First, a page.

Before implementing HA-WBRT, we examined the risk of melanoma metastases in our eligible patients as a previous study by Gondi reported a trend of increased risk of melanoma metastases in the perihippocampal area [6]. We reported only 5.2% incidence of a melanoma metastasis within 5 mm of the hippocampus in 77 WBRTMel eligible patients [7]. As a result, HA-WBRT was introduced in 2013 into the WBRTMel protocol to allow treating clinicians the option of using this technique. Patients who were randomised to WBRT prior to this protocol amendment were treated with non HA-WBRT. This study compared the change in the whole brain volume and the hippocampal volume from baseline to 6 months after randomisation in the observation group, non HA-WBRT group and HA-WBRT group of the WBRTMel trial.

Methods

The ANZMTG/TROG WBRTMel

This is an actively accruing, phase 3 randomized trial to determine the role of WBRT after local treatment (surgery, stereotactic radiosurgery or both) in patients with 1 to 3 melanoma brain metastases [1]. After the local treatment of the metastases, patients are randomized to immediate WBRT or observation. The primary endpoint of the trial is distant intracranial control, as assessed by MRI scanning. The secondary objectives are to assess the effect of WBRT on: time to intracranial failure (local, distant) as assessed by MRI, quality of life, performance status, neurocognitive function, overall survival and death from neurological causes or not. Patients on this trial without any intracranial failure at 6 months after randomization were included in this sub-study. This was to minimize the potential impact of cranial failure or subsequent treatment on brain volume.

Contouring of the hippocampus and whole brain

The hippocampal volumes at baseline and 6 months after randomization were contoured by investigators (HH, MV) without the knowledge of the treatment arm or the timing of scan using the following technique. T1-weighted or T2-FLAIR structure image were used to contour using Analyze (version 10, Mayo Clinic) on a Windows XP workstation. Images were firstly resliced into 1 mm cubes, resulting in one voxel indicating a 1 mm3 volume. The hippocampus was traced based on our published protocol [8]. Hippocampal tracing began anteriorly, where the head is visible as an enclosed gray matter structure inferior to the amygdala. Tracing continued posteriorly using surrounding white matter or CSF as boundaries. Subiculum was included within the hippocampus. Delineation stopped posteriorly when the wall of the ventricle was visibly contiguous with the fimbria. The whole brain volumes at baseline and 6 months were contoured by investigator (DN) using the automated tool of the Eclipse planning system (Varian Medical Systems).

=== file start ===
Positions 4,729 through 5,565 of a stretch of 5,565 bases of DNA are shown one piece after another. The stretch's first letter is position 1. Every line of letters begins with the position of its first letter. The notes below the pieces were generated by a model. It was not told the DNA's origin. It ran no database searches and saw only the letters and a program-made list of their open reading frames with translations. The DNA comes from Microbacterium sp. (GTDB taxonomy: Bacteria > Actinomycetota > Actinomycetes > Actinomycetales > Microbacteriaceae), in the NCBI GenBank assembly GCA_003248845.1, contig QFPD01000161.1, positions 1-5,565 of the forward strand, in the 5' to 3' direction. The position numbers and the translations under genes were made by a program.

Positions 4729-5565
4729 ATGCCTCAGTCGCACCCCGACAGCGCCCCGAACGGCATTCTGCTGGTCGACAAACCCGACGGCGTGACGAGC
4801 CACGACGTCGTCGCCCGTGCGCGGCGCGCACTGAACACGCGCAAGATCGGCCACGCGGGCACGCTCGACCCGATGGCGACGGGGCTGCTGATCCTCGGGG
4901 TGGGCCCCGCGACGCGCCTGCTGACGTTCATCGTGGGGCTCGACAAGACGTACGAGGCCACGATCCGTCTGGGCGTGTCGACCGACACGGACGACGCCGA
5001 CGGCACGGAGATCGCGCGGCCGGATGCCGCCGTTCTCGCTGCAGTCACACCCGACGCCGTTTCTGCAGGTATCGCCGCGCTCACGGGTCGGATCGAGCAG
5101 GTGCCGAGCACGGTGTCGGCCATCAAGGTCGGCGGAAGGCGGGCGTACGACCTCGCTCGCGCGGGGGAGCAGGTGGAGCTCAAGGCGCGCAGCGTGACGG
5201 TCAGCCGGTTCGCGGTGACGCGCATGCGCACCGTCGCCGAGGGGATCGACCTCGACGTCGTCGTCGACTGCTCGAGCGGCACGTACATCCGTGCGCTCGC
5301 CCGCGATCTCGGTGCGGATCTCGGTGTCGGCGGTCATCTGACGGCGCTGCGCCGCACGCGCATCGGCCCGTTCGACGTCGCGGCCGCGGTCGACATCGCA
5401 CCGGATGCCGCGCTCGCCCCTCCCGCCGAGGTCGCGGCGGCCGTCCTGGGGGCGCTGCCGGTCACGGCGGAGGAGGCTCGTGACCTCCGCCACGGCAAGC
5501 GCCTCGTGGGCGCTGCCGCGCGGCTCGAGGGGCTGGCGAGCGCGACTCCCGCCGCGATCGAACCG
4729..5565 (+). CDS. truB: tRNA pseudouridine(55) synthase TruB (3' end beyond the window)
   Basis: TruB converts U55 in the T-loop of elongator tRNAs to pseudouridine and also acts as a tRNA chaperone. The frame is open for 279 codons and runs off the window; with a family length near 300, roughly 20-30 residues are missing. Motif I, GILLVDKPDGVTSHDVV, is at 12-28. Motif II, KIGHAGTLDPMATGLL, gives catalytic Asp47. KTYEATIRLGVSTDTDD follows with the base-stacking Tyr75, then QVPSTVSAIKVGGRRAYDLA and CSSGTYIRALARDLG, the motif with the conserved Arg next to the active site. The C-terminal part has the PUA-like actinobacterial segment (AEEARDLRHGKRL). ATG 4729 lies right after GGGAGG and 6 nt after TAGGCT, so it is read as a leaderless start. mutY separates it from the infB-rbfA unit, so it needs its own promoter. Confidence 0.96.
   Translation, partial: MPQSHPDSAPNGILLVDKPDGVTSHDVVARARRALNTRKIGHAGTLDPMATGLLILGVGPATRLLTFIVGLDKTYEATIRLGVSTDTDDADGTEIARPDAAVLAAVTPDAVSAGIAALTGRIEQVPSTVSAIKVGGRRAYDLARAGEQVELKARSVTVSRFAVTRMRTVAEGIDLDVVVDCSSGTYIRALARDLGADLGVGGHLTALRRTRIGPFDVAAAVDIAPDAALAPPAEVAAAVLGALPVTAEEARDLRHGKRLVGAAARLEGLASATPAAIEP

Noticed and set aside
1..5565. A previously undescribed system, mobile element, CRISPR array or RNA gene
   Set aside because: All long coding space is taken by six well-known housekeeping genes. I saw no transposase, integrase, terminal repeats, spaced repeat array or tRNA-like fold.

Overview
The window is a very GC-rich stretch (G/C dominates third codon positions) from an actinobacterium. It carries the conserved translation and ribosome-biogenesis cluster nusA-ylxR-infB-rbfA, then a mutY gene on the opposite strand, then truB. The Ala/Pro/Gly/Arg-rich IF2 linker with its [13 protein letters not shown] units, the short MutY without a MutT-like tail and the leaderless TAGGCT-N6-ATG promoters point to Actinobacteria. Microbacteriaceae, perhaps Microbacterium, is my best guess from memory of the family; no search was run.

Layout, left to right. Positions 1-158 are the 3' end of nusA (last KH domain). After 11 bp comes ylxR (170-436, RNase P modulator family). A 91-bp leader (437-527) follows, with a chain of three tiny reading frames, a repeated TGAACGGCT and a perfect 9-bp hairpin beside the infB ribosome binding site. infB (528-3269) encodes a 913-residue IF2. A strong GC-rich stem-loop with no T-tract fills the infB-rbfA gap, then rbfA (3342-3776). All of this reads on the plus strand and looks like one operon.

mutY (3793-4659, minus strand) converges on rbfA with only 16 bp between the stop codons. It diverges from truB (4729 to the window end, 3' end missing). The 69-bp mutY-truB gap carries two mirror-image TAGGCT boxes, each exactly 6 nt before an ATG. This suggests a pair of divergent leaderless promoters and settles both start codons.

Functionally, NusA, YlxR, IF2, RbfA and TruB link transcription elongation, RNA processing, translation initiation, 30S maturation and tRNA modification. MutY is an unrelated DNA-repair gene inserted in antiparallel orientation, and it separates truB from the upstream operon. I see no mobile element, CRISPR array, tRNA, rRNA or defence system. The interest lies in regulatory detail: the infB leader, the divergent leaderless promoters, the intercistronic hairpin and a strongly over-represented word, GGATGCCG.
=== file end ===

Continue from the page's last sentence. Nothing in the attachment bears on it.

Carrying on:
Statistical analysis

Summary statistics are provided for baseline measures stratified by group (Table 1). For outcomes, average change with respect to baseline along with its 95% confidence interval is calculated in each group [Observation, WBRT (HAWBRT and non HAWBRT]. The small number of patients precluded inferential statistics and so all results are simply descriptive.

  ALL (n=20) HA-WBRT (n=4) No HA-WBRT (n=9) Observation (n=7)
Median Age (range) 62 (27-83) 55 (27-73) 72 (48-83) 50 (39-72)
Gender        
Male 12 (60%) 3 6 3
Female 8 (40%) 1 3 4
No. of metastasis        
1 7 (35%) 1 5 1
2 8 (45%) 2 3 3
3 5 (25%) 1 1 3
Surgery        
Yes 15 (75%) 3 7 5
No 5 (25%) 1 2 2
Stereotactic Radiosurgery        
Yes 9 (45%) 2 2 5
No 11 (55%) 2 7 2
No. of SRS lesion        
0 11 (55%) 2 7 2
1 2 (10%) 1 0 1
2 3 (15%) 0 1 2
3 4 (20%) 1 1 2

Table 1: Demographic and clinical characteristics of the study population.

Results

Baseline characteristics

Twenty patients (7 observations, 9 non HA-WBRT and 4 HA-WBRT) with the median age of 62 years (range 27-83) were included. There was no significant difference in the baseline characteristics (Table 1). The number of metastases per patient was single (7, 35%), two (8, 40%) or three (5, 25%). Local treatment of the metastasis was craniotomy (15, 75%), stereotactic radiosurgery (9, 45%) or both (4, 20%).

Change in brain volume